When my dentist told me that my mouth produces more saliva than any patient he has ever seen in his thirty-year career, I was alarmed. He asked if I were taking medication for Parkinson's Disease. I told him I wasn't. He asked if I were being poisoned. Not that I know of, I replied. Have you been exposed to nerve gas such as sarin or to botulism or hemlock? No, no and no. I found some relief from my anxiety when he told me that, barring some underlying cause, producing excessive saliva is a good thing in that it kills plaque and helps prevent cavities. I am pleased to disclose that my oral health is optimized by a condition called hypersalivation.
I admit it: I am a drooler, a driveller and a slobberer. I have suffered the embarrassment of the involuntary emission of saliva and feel it cascade down my chin during conversations with both strangers and intimates. Rather than wear a drool cup, I decided to embrace my slobber and celebrate it through photographs with this series.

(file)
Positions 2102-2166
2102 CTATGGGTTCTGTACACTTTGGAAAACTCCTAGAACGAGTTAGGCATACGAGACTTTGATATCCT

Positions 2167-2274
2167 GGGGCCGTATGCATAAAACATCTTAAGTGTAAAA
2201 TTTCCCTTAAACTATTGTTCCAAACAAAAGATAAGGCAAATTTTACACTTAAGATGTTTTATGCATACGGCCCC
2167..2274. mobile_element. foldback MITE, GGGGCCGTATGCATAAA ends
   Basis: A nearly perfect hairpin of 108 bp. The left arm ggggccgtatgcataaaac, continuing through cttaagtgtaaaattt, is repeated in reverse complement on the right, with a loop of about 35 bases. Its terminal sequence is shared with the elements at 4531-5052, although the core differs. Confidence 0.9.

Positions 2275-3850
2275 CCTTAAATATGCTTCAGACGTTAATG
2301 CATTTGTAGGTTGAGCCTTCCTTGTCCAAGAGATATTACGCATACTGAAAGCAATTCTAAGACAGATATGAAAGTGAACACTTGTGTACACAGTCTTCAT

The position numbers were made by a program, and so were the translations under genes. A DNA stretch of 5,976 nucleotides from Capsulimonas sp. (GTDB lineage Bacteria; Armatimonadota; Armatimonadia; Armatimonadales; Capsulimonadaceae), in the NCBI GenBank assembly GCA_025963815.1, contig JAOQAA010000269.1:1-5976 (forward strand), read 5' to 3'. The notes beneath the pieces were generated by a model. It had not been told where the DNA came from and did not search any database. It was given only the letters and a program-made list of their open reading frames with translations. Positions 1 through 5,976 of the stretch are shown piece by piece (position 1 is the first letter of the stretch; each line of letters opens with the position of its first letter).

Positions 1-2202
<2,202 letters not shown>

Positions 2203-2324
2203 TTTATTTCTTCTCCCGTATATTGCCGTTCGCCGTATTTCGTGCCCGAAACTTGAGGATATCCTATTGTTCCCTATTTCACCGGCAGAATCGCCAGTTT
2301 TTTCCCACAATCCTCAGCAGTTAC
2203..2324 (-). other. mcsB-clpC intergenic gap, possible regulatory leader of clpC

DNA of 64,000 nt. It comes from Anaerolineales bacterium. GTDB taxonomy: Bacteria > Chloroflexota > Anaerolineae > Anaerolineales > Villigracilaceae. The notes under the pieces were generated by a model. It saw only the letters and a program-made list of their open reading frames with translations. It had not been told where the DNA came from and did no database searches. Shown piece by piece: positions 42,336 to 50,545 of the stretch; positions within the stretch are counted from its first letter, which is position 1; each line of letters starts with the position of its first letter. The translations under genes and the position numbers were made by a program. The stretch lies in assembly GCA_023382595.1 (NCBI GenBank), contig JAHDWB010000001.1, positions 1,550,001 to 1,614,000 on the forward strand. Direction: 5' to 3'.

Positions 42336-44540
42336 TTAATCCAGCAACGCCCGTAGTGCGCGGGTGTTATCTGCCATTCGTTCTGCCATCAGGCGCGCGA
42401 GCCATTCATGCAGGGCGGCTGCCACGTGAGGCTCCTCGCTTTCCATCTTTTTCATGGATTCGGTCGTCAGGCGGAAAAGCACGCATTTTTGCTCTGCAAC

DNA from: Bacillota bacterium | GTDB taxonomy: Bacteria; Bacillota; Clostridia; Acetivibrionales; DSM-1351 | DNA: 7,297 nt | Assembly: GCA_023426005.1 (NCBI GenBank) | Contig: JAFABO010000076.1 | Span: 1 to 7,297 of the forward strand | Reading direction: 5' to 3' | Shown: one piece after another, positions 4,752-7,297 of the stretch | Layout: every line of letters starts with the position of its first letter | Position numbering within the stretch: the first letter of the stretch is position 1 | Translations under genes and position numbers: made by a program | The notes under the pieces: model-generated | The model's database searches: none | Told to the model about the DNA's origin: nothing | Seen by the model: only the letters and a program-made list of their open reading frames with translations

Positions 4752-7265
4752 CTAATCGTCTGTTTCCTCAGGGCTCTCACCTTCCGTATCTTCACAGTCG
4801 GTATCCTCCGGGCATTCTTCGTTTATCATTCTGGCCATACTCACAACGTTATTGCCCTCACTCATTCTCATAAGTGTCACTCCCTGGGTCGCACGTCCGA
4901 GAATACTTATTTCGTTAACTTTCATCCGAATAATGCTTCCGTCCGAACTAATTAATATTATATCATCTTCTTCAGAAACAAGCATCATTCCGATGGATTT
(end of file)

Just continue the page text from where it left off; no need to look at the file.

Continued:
While I am excited by the joyous visual exploration of my dribble, the photographs also reveal the inglorious, inexorable markers of aging. I set out to photograph my prodigious saliva with its bubbles, reflections of light and its interaction with a shape-shifting tongue. What else the photographs show is not what I wanted to confront: sun-damaged, sagging skin, creased lips, an inscrutably textured and discolored tongue, stained teeth, crater-like pores and nose hairs which seem to grow at an ever-increasing rate the older I get, among other signs of middle age.